The last time we saw Thomas and his team in The Maze Runner, they were being rescued from the clutches of WCKD. The Maze Runner: The Scorch Trials picks up shortly after this heartening scene.
However, much like leadership, not everything is as it seems.
The Scorch Trials didn’t miss a beat in continuing the saga of Thomas as he fights to free his friends from the tyranny they’re facing. The movie also continues to provide a wealth of leadership lessons. Read more...
Leadership Lessons And Quotes From The Maze Runner: The Scorch Trials
- The crowds will push back – At the start of The Scorch Trials, we see Thomas being held in his mother’s arms. She’s pushing against a crowd gathered in front of some sort of military or medical complex.The crowd wasn’t about to let her through. She knew she would have to push through the crowd and they would push back. Yet she continued forward. She KNEW she must.Whenever you present a new direction or idea for your organization, there will be pushback.People like the norm. They don’t like to step outside of their comfort zone.It’s your job to get them over this fear and to stop the pushback.
Every October for the past 5 years has marked a time of extraordinary growth for my wife and I. Why?
Because we’ve attended the Catalyst Leadership Conference in Atlanta, Georgia. And we will again this year.
I also want to give you the chance to attend this year’s conference. That’s why at the end of the post, I’ve teamed up with Catalyst to give away a free ticket (Valued at $299).
What Is Catalyst Conference?
If you’ve read my blog for any period of time, you may have seen me mention Catalyst and the impactful events they’ve put on. I’ve attended the last 5 and live blogged the previous 2.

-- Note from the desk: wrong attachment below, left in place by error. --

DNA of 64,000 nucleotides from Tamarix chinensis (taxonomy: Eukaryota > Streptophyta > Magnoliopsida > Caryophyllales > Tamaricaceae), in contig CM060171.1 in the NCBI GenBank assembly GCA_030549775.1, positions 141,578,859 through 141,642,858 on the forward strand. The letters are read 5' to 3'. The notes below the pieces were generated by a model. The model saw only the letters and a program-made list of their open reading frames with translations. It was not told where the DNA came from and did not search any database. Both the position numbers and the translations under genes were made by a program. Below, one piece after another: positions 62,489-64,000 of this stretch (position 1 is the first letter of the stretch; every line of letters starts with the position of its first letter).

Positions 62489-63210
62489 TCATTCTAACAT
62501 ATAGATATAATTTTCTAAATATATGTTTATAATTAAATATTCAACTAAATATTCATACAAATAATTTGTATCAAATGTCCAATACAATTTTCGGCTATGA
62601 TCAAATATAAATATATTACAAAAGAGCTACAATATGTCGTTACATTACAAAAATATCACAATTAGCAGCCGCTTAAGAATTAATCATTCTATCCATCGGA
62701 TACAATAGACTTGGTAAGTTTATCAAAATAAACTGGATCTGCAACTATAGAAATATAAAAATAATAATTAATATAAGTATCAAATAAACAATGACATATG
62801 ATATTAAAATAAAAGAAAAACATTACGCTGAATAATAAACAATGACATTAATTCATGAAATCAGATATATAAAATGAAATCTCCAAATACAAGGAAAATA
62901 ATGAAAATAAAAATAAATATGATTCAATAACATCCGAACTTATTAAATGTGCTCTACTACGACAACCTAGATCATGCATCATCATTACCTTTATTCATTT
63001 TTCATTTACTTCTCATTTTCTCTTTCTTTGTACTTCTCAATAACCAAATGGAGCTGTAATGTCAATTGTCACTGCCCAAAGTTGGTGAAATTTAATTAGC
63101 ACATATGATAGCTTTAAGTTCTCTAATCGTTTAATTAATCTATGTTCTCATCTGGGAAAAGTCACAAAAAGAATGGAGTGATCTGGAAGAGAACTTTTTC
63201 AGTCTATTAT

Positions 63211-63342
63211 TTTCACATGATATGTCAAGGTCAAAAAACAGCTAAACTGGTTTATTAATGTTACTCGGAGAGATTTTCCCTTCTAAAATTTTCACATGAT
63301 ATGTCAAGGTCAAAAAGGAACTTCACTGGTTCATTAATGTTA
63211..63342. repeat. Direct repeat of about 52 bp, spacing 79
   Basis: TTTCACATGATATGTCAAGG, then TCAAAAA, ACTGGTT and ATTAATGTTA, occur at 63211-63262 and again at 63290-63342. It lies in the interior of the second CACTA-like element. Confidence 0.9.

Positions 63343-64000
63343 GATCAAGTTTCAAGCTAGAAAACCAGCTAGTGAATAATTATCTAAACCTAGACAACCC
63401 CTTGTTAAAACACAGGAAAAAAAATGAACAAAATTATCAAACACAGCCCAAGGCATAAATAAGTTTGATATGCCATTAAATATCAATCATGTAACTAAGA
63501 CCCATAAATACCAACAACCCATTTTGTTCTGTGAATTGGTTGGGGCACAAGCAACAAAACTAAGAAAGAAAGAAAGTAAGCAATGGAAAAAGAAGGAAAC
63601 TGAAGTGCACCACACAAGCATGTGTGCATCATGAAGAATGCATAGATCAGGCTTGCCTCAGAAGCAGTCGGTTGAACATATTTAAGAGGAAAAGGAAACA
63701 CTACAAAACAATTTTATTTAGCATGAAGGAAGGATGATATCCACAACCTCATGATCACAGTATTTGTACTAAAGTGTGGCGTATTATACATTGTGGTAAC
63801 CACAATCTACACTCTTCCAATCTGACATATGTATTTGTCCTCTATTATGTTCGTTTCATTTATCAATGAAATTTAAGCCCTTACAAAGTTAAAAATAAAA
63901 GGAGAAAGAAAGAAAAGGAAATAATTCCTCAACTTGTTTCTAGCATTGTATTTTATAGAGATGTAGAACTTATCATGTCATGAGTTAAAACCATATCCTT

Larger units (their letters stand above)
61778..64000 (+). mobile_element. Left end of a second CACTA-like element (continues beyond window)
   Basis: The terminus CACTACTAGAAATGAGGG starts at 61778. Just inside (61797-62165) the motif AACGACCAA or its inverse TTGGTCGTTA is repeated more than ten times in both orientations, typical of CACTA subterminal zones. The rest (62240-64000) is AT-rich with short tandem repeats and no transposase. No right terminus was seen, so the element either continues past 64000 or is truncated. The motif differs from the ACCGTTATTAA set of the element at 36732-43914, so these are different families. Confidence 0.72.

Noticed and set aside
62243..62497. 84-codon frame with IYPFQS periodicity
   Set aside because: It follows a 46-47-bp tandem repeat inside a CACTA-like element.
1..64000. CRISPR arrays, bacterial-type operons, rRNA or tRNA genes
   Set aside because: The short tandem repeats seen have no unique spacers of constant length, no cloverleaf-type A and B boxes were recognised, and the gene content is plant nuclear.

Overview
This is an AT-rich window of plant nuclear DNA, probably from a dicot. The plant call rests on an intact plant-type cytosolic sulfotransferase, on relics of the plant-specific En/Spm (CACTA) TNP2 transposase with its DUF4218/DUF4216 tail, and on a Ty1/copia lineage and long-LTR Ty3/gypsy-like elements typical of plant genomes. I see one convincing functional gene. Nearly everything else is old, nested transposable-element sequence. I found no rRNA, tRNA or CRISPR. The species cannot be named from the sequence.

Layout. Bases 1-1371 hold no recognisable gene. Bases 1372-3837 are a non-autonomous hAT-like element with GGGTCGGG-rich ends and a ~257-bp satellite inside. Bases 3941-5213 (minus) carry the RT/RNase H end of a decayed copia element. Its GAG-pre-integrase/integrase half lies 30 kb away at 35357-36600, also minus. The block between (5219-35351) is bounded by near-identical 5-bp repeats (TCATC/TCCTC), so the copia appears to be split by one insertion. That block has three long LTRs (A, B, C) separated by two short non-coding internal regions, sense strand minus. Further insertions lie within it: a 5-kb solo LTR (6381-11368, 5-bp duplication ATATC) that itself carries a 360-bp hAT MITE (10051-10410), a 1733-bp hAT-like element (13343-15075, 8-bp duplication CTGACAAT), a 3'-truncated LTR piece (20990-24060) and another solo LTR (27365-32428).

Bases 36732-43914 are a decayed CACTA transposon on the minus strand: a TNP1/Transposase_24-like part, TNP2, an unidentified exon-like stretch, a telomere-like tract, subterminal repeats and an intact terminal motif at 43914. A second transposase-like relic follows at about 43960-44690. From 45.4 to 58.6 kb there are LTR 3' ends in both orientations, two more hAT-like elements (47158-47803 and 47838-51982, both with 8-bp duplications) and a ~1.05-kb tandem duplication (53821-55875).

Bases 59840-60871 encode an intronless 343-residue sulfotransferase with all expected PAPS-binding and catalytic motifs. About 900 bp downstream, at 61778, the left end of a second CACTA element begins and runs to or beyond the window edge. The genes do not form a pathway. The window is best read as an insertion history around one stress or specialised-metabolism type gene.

For those of you who haven’t heard of Catalyst, it’s a community of Change Makers.
The conference was conceived by Andy Stanley, Reggie Joiner, John Maxwell, Lanny Donoho, and many other young leaders. Their mission today is to embolden leaders all over the world. Read more...
If you’ve been to any modern office setting, you’ve probably noticed something.
Gone are the corner offices. Walls are a thing of the past.
The hot thing for today’s office is the open office.
There’s a lot that can be said for this kind of layout, but first let’s take a look at the downside of having an open office layout.
The Dark Side Of Open Offices
Image via Reuben Yonatan
The above inforgraphic gives us a new look at the concept of an open office. While there can be amazing benefits from an office that is open, there are also unappealing aspects to this office layout.
- Employees are more likely to get sick – With everyone working in a communal area, employees are interacting more often. It’s likely your team is working closer than ever before and they’re touching each other’s workspaces in ever increasing amounts.
What does this mean? When people are sick, they’re passing on germs. Germs that make people sick.
That means your people are more likely to come down with the common flu, or something worse.
Great leaders are constantly looking to increase their knowledge. They know the more they know (and apply), the more effectively they’ll lead.
This thirst for knowledge is why I’m consistently asked what I’m reading and what I’m listening to.
Today, I want to share with all of you the top leadership posts I’m listening to and why you will want to check them out.
1. The Andy Stanley Leadership Podcast: Andy Stanley has been a huge inspiration in my life. Having seen him multiple times at the Catalyst Conference in Atlanta, GA, he’s probably had one of the largest impacts on my leadership.
Though his podcast seems to be inconsistent in coming out, you will always learn a new leadership insight from this podcast.
2. The Catalyst Podcast: Catalyst is an organization that has helped shape my leadership style and focus. Co-founded by John Maxwell, they are dedicated to helping young Christian leaders lead their churches better. Read more...
One of the things I’ve struggled with as a youth leader has been how we call others to a saving knowledge of Christ. It always seemed so hooky.
The typical way we present Christ is through a message on a Sunday morning or Wednesday night. We share about Christ’s work and then invite people to accept Him into their hearts.
That or we do run-and-gun missionary work. This is where you hit the streets, tell the world they’re sinners, and try to get them to repent.
Now, these methods have worked, or seemed to work, for quite some time. But I’ve always wondered if there was a better way to promote the Gospel and tell of what Christ has done.
My friend, Dave Arnold, recently released his new book titled Building Friendships: The Foundation For Missional Engagement. And his book hit on something that’s been stirring within me. Read more...